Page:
What’s happened in portfolios?

It’s worth at this point highlighting how little exposure we have to Russian financial market assets, with almost zero percent in fixed income and very little in equities – less than 0.3% in our global equity portfolio. Therefore, a balanced investor will see only 0.1% of their portfolio invested, a level that decreased due to active management by our emerging market manager who sold down its state owned company positions due to the economic situation in Russia.

In equities, we took advantage of the more than 10% decline in values we have seen year to date to top up positions in a core S&P 500 exchange traded fund. The move was funded by a reduction in our holdings in longer-dated US government bonds, which had rallied earlier in the week.

Among our real asset exposure (i.e. property and infrastructure), it’s worth noting that Greencoat UK Wind remains in positive territory – one of a few assets to do so – and is benefiting from the higher energy prices and since the investment trust offers dividends linked to inflation.

Last but not least among our alternative strategies, we added to our Hipgnosis holdings given the slight weakness we have seen of late and as the acceptance of the strength of its cashflow revenues continues to gain ground. This will see the current discounts on that cashflow reduce further over time.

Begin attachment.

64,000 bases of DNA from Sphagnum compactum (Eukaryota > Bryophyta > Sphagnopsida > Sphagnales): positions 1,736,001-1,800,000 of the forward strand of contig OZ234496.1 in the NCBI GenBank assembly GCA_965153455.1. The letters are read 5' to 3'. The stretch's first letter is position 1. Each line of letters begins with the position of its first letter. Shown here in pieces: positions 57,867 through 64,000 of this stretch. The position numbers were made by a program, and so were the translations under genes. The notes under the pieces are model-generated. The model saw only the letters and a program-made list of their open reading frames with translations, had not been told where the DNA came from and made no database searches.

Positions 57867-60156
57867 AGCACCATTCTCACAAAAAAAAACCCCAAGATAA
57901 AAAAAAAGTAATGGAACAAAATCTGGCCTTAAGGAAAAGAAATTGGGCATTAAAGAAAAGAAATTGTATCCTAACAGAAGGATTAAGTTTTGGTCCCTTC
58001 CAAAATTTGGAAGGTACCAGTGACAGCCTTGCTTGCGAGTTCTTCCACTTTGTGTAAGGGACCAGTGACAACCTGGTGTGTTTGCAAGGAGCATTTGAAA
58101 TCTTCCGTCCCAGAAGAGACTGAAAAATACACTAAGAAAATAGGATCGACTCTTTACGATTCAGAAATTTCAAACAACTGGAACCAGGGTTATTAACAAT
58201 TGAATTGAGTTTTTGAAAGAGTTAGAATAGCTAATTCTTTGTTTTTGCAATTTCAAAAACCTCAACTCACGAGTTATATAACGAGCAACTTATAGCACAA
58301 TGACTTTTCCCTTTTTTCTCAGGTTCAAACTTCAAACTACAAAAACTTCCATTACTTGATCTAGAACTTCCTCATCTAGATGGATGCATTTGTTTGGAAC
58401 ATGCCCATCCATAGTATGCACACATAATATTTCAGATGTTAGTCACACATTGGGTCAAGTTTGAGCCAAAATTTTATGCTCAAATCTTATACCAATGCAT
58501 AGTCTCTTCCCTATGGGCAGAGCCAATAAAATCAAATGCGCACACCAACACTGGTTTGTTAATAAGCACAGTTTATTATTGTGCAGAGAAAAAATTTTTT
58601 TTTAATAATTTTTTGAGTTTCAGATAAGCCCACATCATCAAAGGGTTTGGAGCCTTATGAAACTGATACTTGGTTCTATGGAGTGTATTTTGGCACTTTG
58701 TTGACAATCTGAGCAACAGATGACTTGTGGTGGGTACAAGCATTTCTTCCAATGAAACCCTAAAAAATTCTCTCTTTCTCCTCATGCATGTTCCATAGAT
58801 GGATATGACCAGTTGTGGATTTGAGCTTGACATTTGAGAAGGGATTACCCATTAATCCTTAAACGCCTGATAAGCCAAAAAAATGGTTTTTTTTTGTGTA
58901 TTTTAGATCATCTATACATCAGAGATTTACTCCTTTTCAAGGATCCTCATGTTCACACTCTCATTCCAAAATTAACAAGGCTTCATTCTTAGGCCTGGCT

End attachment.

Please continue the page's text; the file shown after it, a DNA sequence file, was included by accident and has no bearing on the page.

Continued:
What's happening this week?

2 Mar • EU Consumer Price Index | 3 Mar • UK Purchasing Managers’ Index | 4 Mar • US Unemployment Rate

Clients of Nedbank Private Wealth can get in touch with their private banker directly to understand how their portfolios are responding to market events, or call +44 (0)1624 645000 to speak to our client services team.


If you would like to find out more about how we manage clients’ investments, please contact us on the same number as above. Or you can get in touch using the links to the forms towards the end of this page.

Sources: Nedbank Private Wealth and (1) Bloomberg and (2) Reuters.

The value of investments can fall, as well as rise, and you might not get back the original amount invested. Exchange rate changes affect the value of investments. Past performance is not necessarily a guide to future returns. Any individual investment or security mentioned may be included in clients’ portfolios and is referenced for illustrative purposes only, not as a recommendation, not least as it may not be suitable. You should always seek professional advice before making any investment decisions.